Samuel Adefisoye Lawal is the president of the Pharmaceutical Association of Nigeria Students (PANS), Olabisi Onabanjo University (OOU) Chapter. In this exclusive interview with Pharmanews, Lawal, a final year student of the Faculty of Pharmacy, shares his views on the state of pharmacy education in Nigeria, as well as his assessment of the nation’s healthcare system. Excerpts:
Why did you choose to study Pharmacy?
Well, I grew up among medical representatives and was interested in ensuring optimum therapeutic outcome in patients, in collaboration with other healthcare professionals. That was one of the reasons I settled for Pharmacy as a course.
What were your motivations for contesting for the post of PANS-OOU president?
I strongly believe that to bring about the significant change you want in an organisation or platform, you need to be actively involved to effect the change. I had always aspired to facilitate an atmosphere where confidence will be significantly instilled in student-pharmacists. This prompted me to vie for the position so as to effect the desirable change I had always wanted.
You had some goals set for yourself at the inception of your administration and it’s about six months now into your tenure. How many of these goals have you achieved so far?
By the grace of God we have been able to achieve seventy-five percent of my manifesto promises to the faculty. We have been able to facilitate and acquire podiums all across the levels. Ceiling fans, 360 degree public speaking gadget and social activities have not been lacking in the faculty. We promise we won’t relent until we deliver all our promises.
What aspects of your responsibilities as president do you consider particularly challenging?
Every aspect has always been challenging. But I will personally say that raising of funds for the association, which lies solely on the president as the head of the association, is more challenging.
There have been complaints concerning the pharmacy curriculum, with many students saying it is quite cumbersome and leaves little or no time for social activities. What’s your view on this?
I think the complaint is ubiquitous. In my school for example, we always have lectures which span between seven to nine hours daily. This apparently makes the students to get tired but they still have to wake up at night to write reports of works done during the day.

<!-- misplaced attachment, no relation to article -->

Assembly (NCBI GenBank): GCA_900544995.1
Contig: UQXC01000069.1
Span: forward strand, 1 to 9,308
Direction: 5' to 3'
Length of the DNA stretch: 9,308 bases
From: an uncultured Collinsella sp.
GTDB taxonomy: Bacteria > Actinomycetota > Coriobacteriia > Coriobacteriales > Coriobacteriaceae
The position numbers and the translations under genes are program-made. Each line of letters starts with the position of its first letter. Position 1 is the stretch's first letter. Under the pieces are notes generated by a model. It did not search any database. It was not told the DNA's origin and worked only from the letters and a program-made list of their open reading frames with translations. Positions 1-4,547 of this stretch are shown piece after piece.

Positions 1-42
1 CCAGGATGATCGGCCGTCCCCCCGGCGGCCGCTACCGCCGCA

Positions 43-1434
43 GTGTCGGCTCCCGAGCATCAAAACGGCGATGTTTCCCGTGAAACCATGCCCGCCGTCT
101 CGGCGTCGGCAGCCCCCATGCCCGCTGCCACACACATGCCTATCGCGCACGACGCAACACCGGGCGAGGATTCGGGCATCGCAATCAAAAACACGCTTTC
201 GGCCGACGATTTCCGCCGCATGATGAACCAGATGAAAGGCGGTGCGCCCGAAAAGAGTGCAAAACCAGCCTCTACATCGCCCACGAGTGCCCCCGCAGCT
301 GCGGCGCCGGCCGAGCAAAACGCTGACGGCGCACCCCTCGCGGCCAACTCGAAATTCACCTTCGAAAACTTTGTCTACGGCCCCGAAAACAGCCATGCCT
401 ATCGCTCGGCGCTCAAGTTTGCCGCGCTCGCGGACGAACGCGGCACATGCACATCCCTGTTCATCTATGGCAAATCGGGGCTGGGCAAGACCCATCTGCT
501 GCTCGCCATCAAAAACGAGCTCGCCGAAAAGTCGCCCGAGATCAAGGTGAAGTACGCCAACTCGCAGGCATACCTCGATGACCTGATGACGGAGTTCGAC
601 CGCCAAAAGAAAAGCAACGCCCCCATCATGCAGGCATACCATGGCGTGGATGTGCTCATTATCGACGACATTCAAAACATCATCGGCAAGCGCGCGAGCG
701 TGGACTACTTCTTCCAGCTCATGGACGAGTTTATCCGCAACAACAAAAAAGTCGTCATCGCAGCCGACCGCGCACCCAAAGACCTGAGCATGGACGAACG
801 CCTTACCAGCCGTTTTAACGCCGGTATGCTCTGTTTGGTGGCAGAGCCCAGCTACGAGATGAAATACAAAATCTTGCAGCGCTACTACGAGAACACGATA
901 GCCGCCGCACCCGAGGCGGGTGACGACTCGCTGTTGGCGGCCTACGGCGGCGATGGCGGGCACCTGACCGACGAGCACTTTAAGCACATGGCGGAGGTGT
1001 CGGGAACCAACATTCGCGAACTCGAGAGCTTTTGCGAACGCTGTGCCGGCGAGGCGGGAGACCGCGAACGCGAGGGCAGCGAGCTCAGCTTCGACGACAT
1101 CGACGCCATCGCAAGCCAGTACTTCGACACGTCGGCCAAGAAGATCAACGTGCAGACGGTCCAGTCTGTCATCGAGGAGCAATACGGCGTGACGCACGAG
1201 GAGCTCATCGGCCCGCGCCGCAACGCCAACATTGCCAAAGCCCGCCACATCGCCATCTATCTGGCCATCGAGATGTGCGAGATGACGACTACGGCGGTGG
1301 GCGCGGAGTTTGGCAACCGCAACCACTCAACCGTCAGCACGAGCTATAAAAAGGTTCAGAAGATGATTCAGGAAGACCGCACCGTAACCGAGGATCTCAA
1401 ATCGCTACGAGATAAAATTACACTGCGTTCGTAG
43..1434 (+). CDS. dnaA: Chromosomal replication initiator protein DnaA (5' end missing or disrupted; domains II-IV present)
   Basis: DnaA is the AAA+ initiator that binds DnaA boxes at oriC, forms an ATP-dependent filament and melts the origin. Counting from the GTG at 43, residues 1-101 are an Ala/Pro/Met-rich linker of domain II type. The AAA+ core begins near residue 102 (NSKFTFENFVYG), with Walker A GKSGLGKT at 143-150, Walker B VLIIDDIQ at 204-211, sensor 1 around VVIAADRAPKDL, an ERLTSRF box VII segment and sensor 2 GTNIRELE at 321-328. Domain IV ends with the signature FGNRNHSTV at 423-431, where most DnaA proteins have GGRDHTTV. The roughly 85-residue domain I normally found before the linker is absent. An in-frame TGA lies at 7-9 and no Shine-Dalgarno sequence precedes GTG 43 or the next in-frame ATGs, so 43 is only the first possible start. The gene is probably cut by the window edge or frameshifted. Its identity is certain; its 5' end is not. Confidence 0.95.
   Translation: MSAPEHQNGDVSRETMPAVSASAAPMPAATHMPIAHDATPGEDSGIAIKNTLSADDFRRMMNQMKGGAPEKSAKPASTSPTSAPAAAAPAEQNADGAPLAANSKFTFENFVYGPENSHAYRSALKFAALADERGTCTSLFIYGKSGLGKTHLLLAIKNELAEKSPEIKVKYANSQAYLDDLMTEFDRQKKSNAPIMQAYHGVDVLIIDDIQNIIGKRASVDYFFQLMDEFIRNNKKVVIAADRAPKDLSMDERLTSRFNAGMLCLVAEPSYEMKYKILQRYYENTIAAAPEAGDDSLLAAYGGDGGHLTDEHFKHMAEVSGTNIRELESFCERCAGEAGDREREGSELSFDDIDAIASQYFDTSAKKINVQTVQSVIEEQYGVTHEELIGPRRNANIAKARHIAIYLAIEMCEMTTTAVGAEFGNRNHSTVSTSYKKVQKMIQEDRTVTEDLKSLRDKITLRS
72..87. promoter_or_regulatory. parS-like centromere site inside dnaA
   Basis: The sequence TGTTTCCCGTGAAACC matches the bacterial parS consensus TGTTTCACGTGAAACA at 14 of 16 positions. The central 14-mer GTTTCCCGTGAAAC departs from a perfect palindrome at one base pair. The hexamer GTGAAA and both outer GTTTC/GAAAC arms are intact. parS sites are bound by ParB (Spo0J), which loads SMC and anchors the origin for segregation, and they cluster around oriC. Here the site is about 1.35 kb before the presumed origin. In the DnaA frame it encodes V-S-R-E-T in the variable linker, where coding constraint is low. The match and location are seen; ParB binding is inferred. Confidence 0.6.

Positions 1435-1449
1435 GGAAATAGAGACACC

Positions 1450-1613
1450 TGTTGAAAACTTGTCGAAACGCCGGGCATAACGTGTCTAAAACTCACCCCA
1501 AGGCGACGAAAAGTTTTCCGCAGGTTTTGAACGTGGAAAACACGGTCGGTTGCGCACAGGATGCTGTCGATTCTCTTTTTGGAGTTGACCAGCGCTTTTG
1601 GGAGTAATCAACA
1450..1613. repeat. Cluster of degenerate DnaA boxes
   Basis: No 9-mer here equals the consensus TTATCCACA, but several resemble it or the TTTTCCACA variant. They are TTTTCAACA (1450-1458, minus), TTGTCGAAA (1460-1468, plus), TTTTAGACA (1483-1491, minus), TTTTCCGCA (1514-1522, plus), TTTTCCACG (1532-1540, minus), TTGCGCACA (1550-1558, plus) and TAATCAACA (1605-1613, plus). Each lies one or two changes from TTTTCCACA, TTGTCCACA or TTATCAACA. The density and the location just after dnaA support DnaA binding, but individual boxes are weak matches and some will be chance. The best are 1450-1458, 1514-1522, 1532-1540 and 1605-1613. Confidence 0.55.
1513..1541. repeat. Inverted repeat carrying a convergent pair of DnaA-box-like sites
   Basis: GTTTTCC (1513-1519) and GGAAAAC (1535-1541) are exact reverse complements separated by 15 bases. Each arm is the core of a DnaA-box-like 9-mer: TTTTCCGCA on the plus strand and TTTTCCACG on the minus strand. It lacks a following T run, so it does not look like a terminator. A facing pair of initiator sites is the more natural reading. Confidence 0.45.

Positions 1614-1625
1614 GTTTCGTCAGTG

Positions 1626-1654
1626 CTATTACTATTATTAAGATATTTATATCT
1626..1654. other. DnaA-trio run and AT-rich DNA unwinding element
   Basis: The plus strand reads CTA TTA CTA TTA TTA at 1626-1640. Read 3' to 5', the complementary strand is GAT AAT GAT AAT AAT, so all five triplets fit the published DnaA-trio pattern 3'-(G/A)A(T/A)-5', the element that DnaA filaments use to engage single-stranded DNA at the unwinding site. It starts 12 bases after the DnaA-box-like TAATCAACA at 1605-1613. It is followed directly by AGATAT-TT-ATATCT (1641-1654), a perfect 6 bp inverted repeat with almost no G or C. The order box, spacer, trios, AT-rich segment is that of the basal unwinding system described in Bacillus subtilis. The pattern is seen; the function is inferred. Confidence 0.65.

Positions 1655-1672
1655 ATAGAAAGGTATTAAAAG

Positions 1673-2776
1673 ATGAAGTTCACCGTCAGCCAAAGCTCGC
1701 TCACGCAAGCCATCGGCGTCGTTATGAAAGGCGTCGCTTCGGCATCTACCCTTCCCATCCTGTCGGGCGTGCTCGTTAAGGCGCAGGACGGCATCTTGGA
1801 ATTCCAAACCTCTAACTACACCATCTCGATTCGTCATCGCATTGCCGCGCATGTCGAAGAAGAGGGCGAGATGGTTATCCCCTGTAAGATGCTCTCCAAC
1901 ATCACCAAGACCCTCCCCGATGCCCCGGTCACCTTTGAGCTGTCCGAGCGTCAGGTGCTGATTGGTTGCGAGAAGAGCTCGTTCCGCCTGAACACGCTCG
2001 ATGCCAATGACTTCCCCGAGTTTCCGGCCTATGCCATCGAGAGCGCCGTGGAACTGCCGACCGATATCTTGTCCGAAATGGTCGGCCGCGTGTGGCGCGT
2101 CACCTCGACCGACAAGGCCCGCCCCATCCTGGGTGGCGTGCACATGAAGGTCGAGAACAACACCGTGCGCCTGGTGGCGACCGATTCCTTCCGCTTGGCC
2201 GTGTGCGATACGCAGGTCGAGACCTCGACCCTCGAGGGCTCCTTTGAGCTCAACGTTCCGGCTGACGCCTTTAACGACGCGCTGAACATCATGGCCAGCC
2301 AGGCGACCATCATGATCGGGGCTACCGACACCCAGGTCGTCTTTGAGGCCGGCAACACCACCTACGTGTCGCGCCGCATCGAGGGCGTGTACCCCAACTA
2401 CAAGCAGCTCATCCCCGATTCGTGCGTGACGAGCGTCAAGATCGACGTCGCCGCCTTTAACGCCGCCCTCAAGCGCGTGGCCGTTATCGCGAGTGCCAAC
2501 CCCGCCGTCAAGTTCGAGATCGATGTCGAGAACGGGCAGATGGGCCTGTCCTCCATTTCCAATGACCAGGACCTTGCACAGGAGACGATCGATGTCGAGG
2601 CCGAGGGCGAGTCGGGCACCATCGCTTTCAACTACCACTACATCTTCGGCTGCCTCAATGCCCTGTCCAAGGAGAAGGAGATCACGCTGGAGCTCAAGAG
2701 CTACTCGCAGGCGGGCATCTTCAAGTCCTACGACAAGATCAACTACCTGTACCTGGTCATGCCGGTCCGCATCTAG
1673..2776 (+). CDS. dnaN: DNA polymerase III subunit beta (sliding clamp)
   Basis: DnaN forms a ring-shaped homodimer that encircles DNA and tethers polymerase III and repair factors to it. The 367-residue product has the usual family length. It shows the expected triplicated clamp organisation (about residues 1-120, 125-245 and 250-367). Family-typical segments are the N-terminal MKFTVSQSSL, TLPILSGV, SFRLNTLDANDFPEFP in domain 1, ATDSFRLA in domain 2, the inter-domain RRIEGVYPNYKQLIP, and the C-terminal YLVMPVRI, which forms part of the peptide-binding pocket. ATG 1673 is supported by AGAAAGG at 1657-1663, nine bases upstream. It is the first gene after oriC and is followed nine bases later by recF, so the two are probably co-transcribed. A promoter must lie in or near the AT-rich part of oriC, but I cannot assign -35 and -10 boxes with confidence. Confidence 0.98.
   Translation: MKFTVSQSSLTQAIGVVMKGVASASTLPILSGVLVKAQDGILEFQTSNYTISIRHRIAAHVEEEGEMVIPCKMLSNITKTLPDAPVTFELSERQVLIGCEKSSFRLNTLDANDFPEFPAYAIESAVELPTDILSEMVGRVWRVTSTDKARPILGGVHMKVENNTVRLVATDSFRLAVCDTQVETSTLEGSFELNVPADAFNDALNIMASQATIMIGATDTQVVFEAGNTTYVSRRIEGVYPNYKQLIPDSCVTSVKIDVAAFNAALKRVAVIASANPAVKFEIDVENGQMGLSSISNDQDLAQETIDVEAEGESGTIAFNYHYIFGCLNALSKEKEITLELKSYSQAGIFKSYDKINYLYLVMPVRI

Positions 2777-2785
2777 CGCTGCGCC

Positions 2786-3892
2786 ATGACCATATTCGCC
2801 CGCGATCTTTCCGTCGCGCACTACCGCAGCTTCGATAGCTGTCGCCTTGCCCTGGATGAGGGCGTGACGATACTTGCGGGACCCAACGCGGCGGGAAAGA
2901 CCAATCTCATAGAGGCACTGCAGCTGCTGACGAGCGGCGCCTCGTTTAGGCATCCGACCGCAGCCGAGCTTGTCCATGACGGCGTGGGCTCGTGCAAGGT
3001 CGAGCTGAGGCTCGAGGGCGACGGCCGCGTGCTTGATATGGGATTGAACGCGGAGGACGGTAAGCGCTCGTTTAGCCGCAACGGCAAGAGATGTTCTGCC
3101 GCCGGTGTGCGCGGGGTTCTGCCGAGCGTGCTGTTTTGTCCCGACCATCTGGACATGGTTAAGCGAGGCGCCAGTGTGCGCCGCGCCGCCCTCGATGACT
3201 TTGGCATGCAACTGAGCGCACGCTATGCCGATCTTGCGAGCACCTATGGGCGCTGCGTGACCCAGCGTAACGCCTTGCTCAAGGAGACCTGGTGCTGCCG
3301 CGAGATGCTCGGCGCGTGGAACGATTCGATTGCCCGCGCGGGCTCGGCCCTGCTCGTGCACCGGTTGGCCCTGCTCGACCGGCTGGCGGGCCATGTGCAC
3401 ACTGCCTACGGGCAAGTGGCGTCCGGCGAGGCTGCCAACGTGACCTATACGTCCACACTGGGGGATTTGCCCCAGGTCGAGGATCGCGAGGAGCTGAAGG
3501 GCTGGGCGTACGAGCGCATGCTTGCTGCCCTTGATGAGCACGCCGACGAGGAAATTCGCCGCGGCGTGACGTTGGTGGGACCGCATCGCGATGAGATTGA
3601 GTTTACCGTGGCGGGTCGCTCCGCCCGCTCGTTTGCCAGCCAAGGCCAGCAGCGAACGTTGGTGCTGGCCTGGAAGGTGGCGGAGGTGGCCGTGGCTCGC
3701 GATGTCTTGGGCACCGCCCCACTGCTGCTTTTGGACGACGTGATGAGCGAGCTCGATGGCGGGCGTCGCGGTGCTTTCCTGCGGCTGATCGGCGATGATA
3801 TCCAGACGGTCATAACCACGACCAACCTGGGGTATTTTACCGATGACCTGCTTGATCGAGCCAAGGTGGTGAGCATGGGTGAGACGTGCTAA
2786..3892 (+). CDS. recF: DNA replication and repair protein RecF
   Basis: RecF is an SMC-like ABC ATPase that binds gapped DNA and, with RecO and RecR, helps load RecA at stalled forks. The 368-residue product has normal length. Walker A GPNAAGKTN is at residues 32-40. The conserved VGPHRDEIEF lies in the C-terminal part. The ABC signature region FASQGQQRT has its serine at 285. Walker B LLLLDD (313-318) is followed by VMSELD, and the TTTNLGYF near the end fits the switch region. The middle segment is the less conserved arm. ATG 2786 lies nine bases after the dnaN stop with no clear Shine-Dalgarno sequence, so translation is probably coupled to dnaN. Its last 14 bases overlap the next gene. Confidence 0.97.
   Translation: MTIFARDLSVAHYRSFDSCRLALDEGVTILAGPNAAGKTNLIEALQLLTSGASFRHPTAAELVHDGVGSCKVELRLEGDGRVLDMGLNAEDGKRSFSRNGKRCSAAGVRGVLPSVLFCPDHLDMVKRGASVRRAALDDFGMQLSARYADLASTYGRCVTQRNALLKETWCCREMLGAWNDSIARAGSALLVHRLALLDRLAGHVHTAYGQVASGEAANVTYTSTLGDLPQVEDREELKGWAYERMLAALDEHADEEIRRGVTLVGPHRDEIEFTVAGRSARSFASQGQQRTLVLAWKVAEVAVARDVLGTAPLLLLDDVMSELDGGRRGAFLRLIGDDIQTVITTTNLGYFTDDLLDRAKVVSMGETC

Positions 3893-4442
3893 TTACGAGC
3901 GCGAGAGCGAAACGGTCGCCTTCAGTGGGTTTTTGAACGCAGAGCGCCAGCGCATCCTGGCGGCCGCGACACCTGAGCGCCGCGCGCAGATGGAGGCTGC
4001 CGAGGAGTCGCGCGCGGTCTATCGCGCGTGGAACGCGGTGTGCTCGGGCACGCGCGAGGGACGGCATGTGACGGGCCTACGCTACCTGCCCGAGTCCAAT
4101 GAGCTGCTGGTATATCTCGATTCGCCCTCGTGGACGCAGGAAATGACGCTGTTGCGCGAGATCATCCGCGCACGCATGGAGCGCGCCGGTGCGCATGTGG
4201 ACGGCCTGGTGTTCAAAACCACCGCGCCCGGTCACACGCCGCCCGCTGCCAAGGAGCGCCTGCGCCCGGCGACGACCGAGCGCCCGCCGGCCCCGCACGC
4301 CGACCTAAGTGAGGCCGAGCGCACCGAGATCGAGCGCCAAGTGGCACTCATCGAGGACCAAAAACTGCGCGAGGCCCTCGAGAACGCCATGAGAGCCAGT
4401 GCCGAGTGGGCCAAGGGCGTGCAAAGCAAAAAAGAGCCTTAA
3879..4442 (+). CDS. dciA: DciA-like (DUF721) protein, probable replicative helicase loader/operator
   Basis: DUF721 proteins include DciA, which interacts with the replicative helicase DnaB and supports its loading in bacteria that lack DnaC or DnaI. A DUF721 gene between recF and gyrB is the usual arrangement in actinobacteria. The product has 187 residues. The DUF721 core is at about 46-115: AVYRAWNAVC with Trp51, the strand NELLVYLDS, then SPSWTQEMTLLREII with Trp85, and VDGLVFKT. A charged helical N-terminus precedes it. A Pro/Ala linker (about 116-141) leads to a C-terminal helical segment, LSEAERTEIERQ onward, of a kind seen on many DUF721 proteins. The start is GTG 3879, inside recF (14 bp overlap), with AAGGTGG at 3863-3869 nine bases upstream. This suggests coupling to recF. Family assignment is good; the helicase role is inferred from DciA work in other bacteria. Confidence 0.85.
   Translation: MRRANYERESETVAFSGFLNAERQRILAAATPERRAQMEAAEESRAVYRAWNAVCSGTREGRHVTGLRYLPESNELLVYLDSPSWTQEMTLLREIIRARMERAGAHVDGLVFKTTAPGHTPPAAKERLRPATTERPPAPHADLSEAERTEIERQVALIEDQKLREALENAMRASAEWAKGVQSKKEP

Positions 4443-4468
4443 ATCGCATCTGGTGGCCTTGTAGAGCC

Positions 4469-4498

You and your executive team recently paid a courtesy visit to the national chairman, Association of Community of Pharmacists of Nigeria (ACPN), Pharm. Samuel Adekola in his office in Lagos. Tell us the motive of the visit and its outcome.
Some of my executives and I paid a visit to the national chairman to appreciate his tremendous impact towards community pharmacy practice in Nigeria and we are proud that he has been able to hit the ground running, despite the challenges facing the practice at the moment. This is really a fantastic impact and we also paid a visit to discuss one of the key programmes of our association called “PHARMACOPOSIUM”.
Nigeria, according to the World Health Organisation (WHO), is ranked very low when it comes to adequate healthcare provision for citizens. What can we do as a nation to exit this ignoble rank and get our health sector back to shape?
To be honest, it is disheartening seeing our healthcare system in a quagmire. I strongly believe the way forward to moving to the apogee of quality healthcare system is proper funding. Research should be encouraged and proper grants given to professionals in the health-care sector, while the funds released are copiously monitored. We can’t keep using old techniques to get new results. Once we devise this strategy, even patients from other countries will migrate to get our health services.
What do you think is wrong with the way pharmacy education is being run in Nigeria?
Nothing, and I say that boldly. Pharmacy education has been well structured and it is a professional course. Therefore, it is expected to be rigorous in a way, but despite that, we are on course as we are evolving.
If you have the honour of changing some things about pharmacy education in OOU, what would they be?
To be honest, I will just allocate more time for the students to have their activities.
When you finish from pharmacy school, which area of practice in pharmacy would you consider and why?
Academic pharmacy. I may probably focus on research in oncology. Oncology has always been my dream field.